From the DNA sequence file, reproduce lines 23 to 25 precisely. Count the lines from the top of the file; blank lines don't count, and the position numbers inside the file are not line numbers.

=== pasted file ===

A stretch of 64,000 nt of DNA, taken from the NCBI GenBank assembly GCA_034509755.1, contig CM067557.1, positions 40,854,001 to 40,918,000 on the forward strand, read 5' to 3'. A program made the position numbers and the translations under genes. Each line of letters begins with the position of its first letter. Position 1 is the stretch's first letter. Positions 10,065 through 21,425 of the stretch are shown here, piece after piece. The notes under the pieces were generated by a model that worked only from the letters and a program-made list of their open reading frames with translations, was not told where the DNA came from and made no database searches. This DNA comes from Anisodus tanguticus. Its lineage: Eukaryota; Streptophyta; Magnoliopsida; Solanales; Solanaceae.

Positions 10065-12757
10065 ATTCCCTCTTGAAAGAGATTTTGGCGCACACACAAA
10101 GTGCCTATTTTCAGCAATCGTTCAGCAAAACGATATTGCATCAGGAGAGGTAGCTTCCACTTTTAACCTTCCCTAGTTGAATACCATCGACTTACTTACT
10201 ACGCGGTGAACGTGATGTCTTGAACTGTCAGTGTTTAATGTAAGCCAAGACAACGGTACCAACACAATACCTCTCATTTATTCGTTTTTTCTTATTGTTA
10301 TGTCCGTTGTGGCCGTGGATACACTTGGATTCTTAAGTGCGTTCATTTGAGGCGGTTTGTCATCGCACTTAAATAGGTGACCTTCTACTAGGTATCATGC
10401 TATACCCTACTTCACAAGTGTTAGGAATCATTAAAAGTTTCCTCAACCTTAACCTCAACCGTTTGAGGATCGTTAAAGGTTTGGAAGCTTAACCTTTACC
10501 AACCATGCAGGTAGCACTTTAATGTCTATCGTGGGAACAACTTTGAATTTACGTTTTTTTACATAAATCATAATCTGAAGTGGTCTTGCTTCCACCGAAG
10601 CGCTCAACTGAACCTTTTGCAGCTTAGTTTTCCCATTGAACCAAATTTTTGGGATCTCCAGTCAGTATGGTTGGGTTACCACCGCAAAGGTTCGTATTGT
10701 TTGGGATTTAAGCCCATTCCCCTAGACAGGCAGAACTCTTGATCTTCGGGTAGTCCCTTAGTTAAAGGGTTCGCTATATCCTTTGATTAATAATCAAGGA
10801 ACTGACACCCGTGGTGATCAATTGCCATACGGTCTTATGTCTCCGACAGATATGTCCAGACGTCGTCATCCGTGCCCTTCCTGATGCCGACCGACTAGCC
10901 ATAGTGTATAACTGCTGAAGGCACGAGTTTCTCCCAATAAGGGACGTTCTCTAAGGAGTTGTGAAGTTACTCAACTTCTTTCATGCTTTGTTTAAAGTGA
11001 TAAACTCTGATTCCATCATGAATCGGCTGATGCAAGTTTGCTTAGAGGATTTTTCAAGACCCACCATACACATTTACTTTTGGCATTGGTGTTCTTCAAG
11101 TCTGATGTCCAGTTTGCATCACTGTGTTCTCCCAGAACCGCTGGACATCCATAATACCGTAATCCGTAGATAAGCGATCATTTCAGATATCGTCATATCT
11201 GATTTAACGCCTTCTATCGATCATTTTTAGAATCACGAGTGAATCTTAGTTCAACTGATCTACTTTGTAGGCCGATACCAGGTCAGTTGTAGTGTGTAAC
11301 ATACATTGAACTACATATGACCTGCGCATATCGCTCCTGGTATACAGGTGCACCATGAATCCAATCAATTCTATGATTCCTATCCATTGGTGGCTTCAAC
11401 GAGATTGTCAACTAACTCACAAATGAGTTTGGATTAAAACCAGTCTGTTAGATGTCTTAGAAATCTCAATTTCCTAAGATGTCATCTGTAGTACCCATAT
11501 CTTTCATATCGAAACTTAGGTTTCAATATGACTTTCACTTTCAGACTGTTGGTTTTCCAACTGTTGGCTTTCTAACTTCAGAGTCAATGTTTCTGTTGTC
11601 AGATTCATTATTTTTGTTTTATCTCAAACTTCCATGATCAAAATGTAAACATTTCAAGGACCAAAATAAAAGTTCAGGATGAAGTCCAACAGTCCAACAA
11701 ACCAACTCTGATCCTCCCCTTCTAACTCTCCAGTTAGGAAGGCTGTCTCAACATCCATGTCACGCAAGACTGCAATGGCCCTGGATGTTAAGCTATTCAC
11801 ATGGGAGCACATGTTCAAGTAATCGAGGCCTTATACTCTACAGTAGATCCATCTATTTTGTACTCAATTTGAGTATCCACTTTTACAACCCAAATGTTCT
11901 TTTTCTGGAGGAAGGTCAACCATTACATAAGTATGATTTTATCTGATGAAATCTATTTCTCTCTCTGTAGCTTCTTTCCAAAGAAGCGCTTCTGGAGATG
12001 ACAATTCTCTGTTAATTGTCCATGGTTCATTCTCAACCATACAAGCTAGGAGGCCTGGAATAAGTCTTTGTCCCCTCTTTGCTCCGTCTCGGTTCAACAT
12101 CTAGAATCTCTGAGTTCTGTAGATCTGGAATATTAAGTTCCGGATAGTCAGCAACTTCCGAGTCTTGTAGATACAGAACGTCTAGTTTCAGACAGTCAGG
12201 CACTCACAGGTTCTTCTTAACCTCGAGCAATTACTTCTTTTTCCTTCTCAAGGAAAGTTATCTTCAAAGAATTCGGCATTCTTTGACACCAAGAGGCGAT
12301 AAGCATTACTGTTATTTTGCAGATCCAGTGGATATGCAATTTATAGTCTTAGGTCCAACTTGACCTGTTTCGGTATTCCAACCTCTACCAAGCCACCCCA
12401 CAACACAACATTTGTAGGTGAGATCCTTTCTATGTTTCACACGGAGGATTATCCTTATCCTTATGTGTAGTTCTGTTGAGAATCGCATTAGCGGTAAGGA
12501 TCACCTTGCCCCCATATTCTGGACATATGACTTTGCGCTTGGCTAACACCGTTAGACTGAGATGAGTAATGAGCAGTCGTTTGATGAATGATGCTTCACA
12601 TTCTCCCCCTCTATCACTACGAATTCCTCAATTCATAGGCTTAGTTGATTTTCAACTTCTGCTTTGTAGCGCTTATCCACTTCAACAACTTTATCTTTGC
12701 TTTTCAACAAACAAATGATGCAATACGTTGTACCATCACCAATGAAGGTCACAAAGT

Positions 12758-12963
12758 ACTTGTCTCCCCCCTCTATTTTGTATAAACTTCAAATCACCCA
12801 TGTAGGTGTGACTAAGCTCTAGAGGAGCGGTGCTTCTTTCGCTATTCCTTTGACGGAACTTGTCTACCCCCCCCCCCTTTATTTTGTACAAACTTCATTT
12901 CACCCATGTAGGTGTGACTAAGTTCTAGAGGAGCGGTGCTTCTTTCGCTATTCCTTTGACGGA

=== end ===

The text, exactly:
12001 ACAATTCTCTGTTAATTGTCCATGGTTCATTCTCAACCATACAAGCTAGGAGGCCTGGAATAAGTCTTTGTCCCCTCTTTGCTCCGTCTCGGTTCAACAT
12101 CTAGAATCTCTGAGTTCTGTAGATCTGGAATATTAAGTTCCGGATAGTCAGCAACTTCCGAGTCTTGTAGATACAGAACGTCTAGTTTCAGACAGTCAGG
12201 CACTCACAGGTTCTTCTTAACCTCGAGCAATTACTTCTTTTTCCTTCTCAAGGAAAGTTATCTTCAAAGAATTCGGCATTCTTTGACACCAAGAGGCGAT